It’s one o’clock in the morning here in Lockhart, and for the first time today, I find myself unable to hear a television. That’s not to say that there isn’t a television on somewhere in this house. I’m sure that dad is still up watching something in his room, and the TV in the living room is possessed by some kind of TV demon that actually turns itself back on if you dare turn it off.
Really. The TV will not stay off. Luckily, the television demon is only strong enough to control the power button, and it is not immune to muting. And finally, the house is quiet. Finally, I can think to put two words together.
Believe it or not, this is one of the reasons I decided to move out of my parents house. Sure – all of the normal reasons were there. Independence, freedom, escaping dysfunctional? Check, check, check. But also on that list: The Pursuit of Silence. It is ALWAYS noisy here, both in volume and variety. The living room is so polluted with noise that the sounds become nearly indistinguishable from one another – a giant cacophony of computers, televisions, dogs, white noise, conversations, and snoring.
Today, my mother played a computer game on the couch next to me, while my father watched television. It’s like having earbuds in, and listening to one song in your left ear and another in your right at the same time. Then, on top of that, the parental units are actually capable of carrying on conversations over the noise. I don’t get it. I can’t form a complete thought in my mind amid that kind of chaos, let alone have an intelligent conversation.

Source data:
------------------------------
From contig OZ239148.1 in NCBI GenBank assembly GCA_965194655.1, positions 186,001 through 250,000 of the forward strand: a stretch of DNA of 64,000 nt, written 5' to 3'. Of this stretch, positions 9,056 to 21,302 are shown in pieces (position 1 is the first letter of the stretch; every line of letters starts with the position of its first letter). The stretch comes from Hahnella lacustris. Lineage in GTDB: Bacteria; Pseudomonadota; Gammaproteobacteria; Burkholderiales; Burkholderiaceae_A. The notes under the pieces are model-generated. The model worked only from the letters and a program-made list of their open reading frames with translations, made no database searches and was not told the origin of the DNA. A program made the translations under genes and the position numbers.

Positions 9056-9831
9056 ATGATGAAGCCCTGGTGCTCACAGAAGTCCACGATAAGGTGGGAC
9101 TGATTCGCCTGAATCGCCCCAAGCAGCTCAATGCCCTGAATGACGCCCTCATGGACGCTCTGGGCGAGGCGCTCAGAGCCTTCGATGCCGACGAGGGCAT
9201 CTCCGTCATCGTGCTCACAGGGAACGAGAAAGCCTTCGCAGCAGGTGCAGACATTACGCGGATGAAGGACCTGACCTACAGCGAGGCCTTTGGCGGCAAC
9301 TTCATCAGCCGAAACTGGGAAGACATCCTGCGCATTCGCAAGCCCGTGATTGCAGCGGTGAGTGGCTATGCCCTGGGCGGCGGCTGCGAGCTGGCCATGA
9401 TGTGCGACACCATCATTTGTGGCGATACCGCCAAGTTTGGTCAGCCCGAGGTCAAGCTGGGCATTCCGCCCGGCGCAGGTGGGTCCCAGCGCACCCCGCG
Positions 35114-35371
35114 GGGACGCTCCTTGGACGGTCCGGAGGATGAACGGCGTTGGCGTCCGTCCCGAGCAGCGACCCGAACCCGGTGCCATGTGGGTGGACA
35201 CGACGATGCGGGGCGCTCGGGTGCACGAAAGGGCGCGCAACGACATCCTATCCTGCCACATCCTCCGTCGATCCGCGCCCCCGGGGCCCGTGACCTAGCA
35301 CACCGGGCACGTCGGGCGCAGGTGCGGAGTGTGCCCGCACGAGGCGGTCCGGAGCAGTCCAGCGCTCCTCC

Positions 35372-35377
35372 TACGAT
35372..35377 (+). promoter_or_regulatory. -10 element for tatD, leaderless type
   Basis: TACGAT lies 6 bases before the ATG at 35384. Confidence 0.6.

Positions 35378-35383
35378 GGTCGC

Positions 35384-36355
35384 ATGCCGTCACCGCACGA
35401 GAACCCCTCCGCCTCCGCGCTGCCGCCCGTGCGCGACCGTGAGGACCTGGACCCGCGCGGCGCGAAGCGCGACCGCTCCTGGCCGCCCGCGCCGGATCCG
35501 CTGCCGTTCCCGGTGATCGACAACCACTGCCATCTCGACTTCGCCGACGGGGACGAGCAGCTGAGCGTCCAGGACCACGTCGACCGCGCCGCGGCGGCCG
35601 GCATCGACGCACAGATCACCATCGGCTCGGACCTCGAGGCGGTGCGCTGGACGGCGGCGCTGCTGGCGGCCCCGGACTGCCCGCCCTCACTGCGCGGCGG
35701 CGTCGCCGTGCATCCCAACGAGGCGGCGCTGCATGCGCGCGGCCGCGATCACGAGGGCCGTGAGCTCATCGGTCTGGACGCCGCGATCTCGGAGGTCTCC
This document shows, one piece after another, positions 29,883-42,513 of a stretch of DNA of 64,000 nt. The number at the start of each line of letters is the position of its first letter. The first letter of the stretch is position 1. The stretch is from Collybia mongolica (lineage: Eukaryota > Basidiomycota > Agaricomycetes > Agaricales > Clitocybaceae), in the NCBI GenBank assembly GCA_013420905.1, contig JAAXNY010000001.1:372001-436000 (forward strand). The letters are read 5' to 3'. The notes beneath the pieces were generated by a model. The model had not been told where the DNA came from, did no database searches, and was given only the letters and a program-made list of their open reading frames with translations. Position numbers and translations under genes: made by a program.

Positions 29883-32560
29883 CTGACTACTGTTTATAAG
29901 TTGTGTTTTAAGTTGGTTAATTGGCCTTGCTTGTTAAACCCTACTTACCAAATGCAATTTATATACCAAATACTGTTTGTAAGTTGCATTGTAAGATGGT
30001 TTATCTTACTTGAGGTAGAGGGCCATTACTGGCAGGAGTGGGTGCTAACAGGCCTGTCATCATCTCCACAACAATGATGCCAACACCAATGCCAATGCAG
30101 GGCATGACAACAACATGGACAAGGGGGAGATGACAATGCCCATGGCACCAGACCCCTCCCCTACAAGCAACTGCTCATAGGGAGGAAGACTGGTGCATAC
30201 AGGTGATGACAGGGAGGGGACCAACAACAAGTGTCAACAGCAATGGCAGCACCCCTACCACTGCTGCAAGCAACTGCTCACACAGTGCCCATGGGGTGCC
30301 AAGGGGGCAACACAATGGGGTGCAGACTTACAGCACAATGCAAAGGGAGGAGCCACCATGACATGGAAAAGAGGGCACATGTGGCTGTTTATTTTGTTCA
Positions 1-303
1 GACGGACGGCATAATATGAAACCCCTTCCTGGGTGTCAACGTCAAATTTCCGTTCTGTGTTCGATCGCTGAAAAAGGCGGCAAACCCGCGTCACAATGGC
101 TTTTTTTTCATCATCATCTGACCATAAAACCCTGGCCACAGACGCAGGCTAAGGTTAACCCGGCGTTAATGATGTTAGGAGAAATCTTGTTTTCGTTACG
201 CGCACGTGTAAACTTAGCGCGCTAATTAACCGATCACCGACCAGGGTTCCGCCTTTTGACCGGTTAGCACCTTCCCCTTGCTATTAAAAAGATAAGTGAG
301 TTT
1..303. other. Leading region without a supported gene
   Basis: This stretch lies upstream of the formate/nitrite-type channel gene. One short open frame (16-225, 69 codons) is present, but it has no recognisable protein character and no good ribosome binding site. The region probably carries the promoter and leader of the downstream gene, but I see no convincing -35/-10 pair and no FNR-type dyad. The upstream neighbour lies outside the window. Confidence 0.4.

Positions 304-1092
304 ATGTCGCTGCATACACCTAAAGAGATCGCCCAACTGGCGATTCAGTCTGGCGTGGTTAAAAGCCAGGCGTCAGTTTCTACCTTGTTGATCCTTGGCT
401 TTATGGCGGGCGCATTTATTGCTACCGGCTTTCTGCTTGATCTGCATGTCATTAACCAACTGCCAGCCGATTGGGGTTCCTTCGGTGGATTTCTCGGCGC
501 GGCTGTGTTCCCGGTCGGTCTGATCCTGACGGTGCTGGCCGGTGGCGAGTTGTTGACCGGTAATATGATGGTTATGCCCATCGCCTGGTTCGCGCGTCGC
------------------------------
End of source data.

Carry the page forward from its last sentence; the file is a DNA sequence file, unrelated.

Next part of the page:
I tried to read, to no avail. The commercials won out over the classic literature. Because I’m so auditory, the auditory input will nearly always win out over anything visual. For half an hour, I stared at the same page of a book. I can’t tell you what it said. But I CAN tell you:
1) That, if I want to study at National American University, one day, one night, and Saturdays are alright.
2) That if I have an annuity and I need cash NOW, I should take the advice of opera singers on a bus and call J.G. Wentworth, 877-CASH-NOW.
3) That the ASPCA would like for me to donate, and
4) That if I’m depressed, can’t sleep, or have bladder control problems, there are many pharmaceuticals I could try – but all of them might kill me and give me dry mouth (not necessarily in that order).
What’s worse, these commercials get stuck in my head and disrupt any silence that I manage to find. Really, those jingle-singing bastards need to die.
I’m not accustomed to having noise surrounding me 24/7. I do enjoy watching certain things on TV, but I rarely have it on just for noise value. And never in combination with music. Or even with conversation. Ninety percent of the time, it is quiet in my apartment. And after six days here in Lockhart, I’m craving just a little of the peace and quiet to which I’m accustomed. You’d think that, at one in the morning, I wouldn’t have any trouble finding it.
Unfortunately, even though the television is off, my mother is snoring. As is my dog. And if I went to the other end of the house, chances are, my father would be snoring too. On top of whatever he fell asleep watching.
As for me? I’ve holed up in the bathroom in the hopes of writing a few coherent sentences, just to save my sanity.
I can’t believe I just wrote that I’m writing from the bathroom. Iisn’t there something wrong when I have to hide in the bathroom to find quiet? Really? Should I have to sit in the bathtub in the middle of the night if I want to read without a constant barrage of noise pollution? It just doesn’t seem right.
The pursuit of silence should not involve toilet paper.